Comments on Corzine/Rendell Op-Ed Column

Apparently, even some of our Democratic governors don’t fully understand the DNC delegate selection rules and are not very good at math.  In an Op-Ed column in today’s Washington Post, Governors Jon Corzine and Edward Rendell write that neither Obama nor Clinton is likely to win 2,025 pledged delegates by the end of the primaries and warn about the downside of having the nomination decided by superdelegates.  “But allowing superdelegates to determine the outcome of our nominating process while 366 pledged delegates, elected by more than 2 million democrats in Michigan and Florida, remain unseated is especially undemocratic.”  Their first mistake is that these two states have a total of 366 delegates (210 from Florida and 156 from Michigan) including both pledged delegates and superdelegates.  The actual number of pledged delegates from these states is 313 (185 from Florida and 128 from Michigan).

They then suggest that having revotes in Florida and Michigan could avoid reliance on the superdelegates: “Fortunately, we do have another, more democratic choice: We can choose to enfranchise Democrats in Florida and Michigan, thereby increasing the likelihood that voters, not politicians or party elders, will determine who faces Sen. John McCain in the fall.” The governors also voice their support for the principles that all voters should be able to participate in the nomination process and that all nominating contests must be fair.

As I indicated in a prior post, the total number of delegates needed to win the Democratic Party’s nomination for President will increase from 2,025 to 2,208 if delegates from Florida and Michigan are reinstated.  There are good reasons for having new primaries in Florida and Michigan (which I have advocated here and here), but making it more likely that one of the candidates can clinch the nomination without superdelegates is not one of them.  The bottom line is that neither candidate is likely to clinch the nomination with pledged delegates alone since the DNC rules allocate delegates from all states proportionally and Clinton and Obama will share the remaining pledged delegates.  For the math on this, see this post.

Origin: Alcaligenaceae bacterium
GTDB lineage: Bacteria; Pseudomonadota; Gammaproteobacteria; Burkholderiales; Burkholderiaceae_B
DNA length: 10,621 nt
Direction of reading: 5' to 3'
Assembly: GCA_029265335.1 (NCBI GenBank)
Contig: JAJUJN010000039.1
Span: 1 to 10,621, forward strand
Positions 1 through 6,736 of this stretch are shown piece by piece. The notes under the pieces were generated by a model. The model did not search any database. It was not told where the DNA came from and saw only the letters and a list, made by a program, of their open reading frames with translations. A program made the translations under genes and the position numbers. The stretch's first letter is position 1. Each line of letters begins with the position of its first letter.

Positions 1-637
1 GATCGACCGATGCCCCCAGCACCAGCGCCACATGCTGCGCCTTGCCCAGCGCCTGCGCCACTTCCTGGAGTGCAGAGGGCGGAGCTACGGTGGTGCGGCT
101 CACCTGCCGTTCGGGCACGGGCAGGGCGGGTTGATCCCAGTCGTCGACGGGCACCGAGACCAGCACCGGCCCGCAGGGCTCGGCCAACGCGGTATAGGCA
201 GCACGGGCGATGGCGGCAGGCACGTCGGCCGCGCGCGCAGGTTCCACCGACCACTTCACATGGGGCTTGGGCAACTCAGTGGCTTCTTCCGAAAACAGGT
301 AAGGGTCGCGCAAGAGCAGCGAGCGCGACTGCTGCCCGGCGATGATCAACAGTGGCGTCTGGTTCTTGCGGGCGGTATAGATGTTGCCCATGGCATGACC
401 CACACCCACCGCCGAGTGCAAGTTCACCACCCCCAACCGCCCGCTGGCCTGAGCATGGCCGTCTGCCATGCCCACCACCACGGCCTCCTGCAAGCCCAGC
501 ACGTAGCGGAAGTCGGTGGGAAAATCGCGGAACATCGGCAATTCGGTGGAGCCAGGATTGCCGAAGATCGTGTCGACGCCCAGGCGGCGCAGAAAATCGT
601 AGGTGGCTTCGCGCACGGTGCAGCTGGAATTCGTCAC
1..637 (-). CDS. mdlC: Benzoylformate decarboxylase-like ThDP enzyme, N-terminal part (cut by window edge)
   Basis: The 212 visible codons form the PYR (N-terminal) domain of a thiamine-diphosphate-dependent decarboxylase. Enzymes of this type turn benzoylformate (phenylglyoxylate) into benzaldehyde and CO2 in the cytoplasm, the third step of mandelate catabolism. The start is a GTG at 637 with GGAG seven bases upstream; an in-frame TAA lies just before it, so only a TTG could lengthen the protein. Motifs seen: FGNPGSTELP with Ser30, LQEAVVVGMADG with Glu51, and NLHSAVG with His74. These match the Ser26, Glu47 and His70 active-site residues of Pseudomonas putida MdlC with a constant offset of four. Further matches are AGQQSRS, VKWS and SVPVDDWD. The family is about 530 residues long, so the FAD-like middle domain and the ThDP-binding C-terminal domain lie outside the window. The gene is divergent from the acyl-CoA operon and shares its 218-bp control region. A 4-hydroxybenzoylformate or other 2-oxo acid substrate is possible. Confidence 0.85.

Corzine and Rendell are right in advocating new primaries in Florida and Michigan, but they should have checked their facts more carefully.  Instead of advocating new primaries as a way of avoiding the nomination being decided by the superdelegates, they should have argued the issue solely on the principles that voters in all states should have a voice in nominating the party’s candidate and that only fair elections should count.


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